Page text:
In the 1960s and 1970s—when US incarceration rates were relatively stable and on par with other Western democracies—most prisons were located in metropolitan areas where prisoners are typically arrested and where they last held an address. However, rural communities built hundreds of new prisons in the 1980s and 1990s, accounting for most new prison growth. Political and business elites capitalized on demand for cheap land and untapped labor in order to bring jobs and capital to economically distressed, rural communities.
The political consequences are self-perpetuating: First, the chronic loss of employment and revenue made prison development a superficially attractive investment option throughout declining, rural areas. Although prisons do not typically improve the local economy in the long-run, many under-developed rural spaces lack other viable employment alternatives. These areas aggressively compete for prisons to draw construction, infrastructure and related service industries, but also grow to rely on these institutions as a principal source of jobs and revenue. This creates political pressure to keep existing prisons full.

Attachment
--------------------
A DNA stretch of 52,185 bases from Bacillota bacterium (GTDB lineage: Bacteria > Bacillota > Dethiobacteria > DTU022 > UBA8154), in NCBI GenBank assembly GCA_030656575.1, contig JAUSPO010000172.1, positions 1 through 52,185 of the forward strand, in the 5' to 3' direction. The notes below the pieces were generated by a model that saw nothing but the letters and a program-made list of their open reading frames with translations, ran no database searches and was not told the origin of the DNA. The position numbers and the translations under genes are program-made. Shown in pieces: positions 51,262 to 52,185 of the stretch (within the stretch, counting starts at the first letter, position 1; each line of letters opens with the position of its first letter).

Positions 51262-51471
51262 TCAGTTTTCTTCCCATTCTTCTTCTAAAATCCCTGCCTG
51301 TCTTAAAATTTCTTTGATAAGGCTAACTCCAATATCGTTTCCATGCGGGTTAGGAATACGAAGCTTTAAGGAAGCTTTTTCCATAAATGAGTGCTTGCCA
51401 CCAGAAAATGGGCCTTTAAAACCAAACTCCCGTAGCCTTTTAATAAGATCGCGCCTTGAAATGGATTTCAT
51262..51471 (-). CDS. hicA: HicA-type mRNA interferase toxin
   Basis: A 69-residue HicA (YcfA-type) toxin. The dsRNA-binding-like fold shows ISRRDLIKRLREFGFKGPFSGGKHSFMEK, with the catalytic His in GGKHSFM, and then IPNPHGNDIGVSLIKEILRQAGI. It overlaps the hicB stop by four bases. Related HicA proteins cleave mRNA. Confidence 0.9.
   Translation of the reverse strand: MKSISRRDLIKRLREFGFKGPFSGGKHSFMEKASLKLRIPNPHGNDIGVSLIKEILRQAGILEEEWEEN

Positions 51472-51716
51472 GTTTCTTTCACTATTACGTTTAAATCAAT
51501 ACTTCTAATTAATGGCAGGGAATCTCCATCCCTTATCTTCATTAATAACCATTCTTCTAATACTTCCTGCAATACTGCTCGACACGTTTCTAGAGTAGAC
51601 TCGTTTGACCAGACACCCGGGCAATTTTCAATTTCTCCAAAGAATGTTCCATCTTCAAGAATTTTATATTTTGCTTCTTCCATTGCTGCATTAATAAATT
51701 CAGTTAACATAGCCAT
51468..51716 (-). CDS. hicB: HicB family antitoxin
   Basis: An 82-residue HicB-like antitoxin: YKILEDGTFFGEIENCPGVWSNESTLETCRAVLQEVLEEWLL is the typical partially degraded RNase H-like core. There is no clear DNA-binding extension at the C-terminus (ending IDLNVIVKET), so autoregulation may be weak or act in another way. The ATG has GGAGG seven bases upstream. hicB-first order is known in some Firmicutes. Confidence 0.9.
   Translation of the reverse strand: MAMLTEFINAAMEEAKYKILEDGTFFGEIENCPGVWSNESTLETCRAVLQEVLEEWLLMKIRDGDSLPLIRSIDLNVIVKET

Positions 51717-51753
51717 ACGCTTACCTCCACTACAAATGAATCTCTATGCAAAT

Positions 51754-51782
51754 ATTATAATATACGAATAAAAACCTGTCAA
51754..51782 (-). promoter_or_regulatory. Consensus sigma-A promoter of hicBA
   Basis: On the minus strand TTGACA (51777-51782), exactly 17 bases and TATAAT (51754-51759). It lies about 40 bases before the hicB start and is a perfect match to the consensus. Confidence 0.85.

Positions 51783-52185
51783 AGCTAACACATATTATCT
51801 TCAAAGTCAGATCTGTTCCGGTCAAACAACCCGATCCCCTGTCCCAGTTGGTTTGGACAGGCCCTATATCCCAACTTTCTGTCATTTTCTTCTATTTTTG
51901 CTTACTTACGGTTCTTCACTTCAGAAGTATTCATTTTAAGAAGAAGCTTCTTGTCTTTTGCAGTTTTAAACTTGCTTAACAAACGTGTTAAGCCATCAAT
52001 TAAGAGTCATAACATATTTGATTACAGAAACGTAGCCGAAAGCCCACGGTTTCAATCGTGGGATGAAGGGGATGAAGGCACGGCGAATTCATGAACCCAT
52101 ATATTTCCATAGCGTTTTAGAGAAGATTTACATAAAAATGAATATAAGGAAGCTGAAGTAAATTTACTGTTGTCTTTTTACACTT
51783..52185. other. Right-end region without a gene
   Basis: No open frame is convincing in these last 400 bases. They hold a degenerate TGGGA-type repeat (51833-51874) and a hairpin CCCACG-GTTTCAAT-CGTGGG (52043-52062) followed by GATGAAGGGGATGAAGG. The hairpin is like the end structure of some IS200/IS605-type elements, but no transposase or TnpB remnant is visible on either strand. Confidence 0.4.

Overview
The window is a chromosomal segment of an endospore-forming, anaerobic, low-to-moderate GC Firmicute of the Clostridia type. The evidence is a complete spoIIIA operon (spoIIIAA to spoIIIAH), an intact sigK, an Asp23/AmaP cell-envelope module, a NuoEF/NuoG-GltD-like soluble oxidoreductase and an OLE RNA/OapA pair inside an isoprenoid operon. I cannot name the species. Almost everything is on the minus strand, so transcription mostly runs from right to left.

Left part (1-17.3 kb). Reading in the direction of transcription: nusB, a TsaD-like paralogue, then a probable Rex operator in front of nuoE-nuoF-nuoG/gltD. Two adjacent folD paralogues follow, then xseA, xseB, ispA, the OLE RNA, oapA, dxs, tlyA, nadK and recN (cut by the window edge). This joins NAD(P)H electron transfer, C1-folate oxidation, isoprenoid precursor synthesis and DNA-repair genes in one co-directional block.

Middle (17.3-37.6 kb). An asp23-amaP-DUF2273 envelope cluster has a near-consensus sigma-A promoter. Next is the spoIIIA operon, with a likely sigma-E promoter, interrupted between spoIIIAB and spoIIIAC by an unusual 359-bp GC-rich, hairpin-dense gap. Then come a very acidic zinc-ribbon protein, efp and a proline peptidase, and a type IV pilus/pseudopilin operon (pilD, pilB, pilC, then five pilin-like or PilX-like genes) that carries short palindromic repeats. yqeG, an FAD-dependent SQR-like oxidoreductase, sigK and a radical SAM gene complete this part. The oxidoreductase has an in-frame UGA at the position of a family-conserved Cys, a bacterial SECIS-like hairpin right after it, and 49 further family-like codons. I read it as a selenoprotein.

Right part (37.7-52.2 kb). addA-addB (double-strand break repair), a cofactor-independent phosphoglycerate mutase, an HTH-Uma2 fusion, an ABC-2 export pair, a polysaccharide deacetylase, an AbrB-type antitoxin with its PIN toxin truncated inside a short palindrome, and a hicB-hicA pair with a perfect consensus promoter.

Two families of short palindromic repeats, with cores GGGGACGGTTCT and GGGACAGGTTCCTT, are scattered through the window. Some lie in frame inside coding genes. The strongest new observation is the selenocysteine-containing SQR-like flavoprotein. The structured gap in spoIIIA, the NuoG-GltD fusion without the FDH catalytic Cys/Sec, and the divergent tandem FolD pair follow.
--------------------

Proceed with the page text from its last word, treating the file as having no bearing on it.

Second, the census practice of counting inmates as residents of the communities where they are imprisoned artificially inflates population counts in otherwise shrinking rural areas. These census figures are used to determine political representation in state and federal legislatures, as well as formulas for state and federal funding for social welfare and economic development.
In new research, I compiled an original dataset consisting of the location, size, and operating capacity of state, federal, and private prisons in California, New York, and Washington State from 2000–2010. I use these data to examine whether state legislators representing rural communities that host prisons support harsh criminal punishments for non-violent offenses more than other legislators in the same political party and with shared ideological goals.
My analysis suggests that state lawmakers representing rural communities with correctional institutions consistently vote to uphold harsh sentencing laws and block reform efforts. Notably, as Figure 1 shows, a subset of Democratic state legislators representing rural prison communities routinely break with their party leadership and oppose measures to curb imprisonment rates.